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Press Association Appeals Ban from West Bank and Gaza Strip

March 30, 1988
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The Foreign Press Association appealed to Israel’s Supreme Court Tuesday against the Israel Defense Force’s move to close the West Bank and Gaza Strip to news media coverage for three days, which began at midnight Monday.

The FPA, backed by the Israel Journalists Association, rejected the strict conditions imposed by the IDF on media coverage in the territories for the period and demanded a swift return to normal conditions.

The IDF announced Monday the West Bank and Gaza Strip would be declared closed military zones until Friday morning. The move is aimed at minimizing violence on Wednesday, when Arabs will mark Land Day, the 12th anniversary of Palestinian protests against the confiscation of Arab lands in Galilee by the IDF.

The IDF has organized reporters into three press pools; military correspondents, foreign correspondents and Arab-affairs specialists. They will be allowed into the territories only by special permit and must be escorted by IDF officers.

The chairman of the FPA in Israel, Robert Slater of Time magazine, said the organization is demanding the return to full coverage facilities for its hundreds of members reporting from Israel.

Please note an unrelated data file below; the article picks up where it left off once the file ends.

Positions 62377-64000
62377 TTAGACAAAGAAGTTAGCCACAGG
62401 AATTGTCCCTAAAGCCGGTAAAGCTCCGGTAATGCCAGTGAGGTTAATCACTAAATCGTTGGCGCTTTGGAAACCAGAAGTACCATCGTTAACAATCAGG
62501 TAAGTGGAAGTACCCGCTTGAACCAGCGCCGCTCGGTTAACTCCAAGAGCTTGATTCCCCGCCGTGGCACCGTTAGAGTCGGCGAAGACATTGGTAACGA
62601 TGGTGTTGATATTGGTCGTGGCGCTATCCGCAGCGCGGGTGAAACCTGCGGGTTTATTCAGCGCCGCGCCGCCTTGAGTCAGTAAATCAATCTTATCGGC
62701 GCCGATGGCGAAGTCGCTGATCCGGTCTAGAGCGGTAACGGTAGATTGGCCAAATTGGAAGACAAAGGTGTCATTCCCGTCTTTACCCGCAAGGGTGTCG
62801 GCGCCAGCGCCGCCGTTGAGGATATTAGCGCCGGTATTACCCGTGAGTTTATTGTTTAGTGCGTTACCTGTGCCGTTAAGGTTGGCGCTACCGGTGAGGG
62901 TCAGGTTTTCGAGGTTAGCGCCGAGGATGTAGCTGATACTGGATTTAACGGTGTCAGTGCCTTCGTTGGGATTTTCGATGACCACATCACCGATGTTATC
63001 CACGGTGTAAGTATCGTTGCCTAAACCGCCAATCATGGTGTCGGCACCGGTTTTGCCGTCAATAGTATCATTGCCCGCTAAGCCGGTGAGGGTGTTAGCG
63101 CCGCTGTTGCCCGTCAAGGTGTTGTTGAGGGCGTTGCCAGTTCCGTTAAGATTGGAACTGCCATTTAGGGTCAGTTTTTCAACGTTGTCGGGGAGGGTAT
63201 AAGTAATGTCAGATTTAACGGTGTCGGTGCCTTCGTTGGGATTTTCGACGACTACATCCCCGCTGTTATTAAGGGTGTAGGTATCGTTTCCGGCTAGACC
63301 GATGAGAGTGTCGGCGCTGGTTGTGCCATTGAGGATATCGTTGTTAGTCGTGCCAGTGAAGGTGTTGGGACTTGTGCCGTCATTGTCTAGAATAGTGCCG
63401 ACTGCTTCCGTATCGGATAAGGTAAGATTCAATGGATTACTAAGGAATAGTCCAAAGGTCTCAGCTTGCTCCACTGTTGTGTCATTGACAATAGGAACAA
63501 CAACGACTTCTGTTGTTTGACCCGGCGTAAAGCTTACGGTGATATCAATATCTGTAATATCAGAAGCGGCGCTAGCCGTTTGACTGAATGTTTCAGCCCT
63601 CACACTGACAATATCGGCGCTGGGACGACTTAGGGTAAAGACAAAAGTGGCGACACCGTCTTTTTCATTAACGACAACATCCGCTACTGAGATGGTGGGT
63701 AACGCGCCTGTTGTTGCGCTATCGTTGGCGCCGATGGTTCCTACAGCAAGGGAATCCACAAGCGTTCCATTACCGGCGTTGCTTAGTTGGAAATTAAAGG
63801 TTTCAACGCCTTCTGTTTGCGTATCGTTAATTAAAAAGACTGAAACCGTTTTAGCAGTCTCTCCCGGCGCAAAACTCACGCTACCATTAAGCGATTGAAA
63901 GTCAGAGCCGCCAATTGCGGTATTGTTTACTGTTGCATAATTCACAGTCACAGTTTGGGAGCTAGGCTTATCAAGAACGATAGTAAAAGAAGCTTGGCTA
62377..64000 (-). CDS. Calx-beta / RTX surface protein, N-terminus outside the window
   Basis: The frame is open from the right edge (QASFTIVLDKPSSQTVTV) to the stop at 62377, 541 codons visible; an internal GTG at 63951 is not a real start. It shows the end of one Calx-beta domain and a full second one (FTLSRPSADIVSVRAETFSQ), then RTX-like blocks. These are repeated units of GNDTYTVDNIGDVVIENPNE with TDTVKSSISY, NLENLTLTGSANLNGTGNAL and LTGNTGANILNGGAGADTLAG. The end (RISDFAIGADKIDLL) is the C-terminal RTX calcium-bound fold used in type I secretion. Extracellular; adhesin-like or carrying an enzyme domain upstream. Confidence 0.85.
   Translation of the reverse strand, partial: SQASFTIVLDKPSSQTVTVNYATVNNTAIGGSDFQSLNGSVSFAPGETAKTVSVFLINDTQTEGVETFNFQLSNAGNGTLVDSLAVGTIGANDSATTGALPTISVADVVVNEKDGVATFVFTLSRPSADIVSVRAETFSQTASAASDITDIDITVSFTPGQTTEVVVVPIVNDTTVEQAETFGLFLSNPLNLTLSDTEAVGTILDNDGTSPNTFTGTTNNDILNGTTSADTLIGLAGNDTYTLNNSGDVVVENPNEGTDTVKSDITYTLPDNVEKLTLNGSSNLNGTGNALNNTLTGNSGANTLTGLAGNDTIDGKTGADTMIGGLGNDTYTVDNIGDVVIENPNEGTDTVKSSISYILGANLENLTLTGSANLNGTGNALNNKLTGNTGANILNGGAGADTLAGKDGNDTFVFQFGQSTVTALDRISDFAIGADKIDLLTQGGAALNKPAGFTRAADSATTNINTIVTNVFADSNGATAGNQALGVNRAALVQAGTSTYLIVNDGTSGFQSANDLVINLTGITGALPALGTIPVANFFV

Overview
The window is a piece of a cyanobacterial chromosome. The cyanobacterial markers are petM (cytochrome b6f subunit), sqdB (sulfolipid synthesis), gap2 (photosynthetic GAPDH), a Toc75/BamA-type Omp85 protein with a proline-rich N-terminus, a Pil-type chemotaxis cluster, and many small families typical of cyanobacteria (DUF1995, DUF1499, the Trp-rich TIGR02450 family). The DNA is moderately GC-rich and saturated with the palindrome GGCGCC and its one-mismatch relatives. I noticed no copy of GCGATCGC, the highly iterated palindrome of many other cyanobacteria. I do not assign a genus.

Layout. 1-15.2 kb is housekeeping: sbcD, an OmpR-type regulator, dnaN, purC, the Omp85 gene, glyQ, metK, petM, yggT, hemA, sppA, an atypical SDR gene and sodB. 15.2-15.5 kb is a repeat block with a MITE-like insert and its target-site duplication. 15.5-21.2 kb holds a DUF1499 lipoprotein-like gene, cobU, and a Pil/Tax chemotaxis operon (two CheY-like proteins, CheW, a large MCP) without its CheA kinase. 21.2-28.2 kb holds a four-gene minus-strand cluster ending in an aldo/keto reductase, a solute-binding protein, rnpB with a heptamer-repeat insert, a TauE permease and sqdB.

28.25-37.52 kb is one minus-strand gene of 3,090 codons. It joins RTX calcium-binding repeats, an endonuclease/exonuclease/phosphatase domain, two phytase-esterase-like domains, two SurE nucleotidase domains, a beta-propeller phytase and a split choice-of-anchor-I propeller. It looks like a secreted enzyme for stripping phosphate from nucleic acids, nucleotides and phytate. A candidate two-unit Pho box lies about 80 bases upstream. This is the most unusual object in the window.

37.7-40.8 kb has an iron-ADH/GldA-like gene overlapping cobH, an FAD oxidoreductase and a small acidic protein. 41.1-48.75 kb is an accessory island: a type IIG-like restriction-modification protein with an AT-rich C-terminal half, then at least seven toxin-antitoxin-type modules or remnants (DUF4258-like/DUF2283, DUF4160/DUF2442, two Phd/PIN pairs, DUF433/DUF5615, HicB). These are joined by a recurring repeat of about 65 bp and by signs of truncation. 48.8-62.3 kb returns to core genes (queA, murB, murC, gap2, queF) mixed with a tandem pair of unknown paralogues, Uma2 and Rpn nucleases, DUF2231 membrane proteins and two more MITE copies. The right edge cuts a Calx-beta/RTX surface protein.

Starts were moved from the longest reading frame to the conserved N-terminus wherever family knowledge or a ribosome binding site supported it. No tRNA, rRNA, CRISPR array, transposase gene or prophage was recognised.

“We hope for a very speedy hearing (by the Supreme Court) and a very quick decision,” Slater said. He expressed concern that the restrictions “will continue much longer than the three days, and we want to do what we can immediately to return to the situation where we could go into the territories, even though it wasn’t everything that we wanted,” the Time correspondent said.


His concerns are not entirely groundless. Gen. Dan Shomron, the IDF chief of staff, said Tuesday that the closure of the territories might be extended beyond the three days if conditions warranted.

Other military sources confirmed that the closure was a test. If it works, the press may be barred from the territories even after the Land Day crisis passes, they said.

Premier Yitzhak Shamir told reporters in Ramla Tuesday that the closure was a temporary measure and that if it succeeds in preventing violence, it would be a welcome one. He noted that many democratic countries sometimes closed off specific areas to media coverage for brief periods.

But Defense Minister Yitzhak Rabin said that “at the moment,” the closure would last three days, indicating it could be extended.

The IDF spokesman’s office said Tuesday it will issue regular reports of events in the territories. But many FPA members want to check those reports through independent observations.

The closure of the territories to the news media was the subject of heated debate in the Knesset Tuesday. Gabi Yatziv of the leftist Mapam Party called it counterproductive and a “clear victory” for the Palestine Liberation Organization.

“I think it is the first meaningful victory for the uprising, because they force us to act in a way which we wouldn’t have done otherwise. It’s not only a question of democracy, but also of wisdom — or rather a question of stupidity,” Yatziv said.

He predicted that news reports will be written and pictures taken despite the ban “and the message will be disastrous.”

But Geula Cohen of the right-wing Tehiya Party welcomed the IDF’s measures. She maintained the territories should have been closed to the media long ago.

“It’s not a matter of freedom of the press, it’s a matter of freedom of the terrorists to take advantage of the media for their own purposes,” Cohen said.

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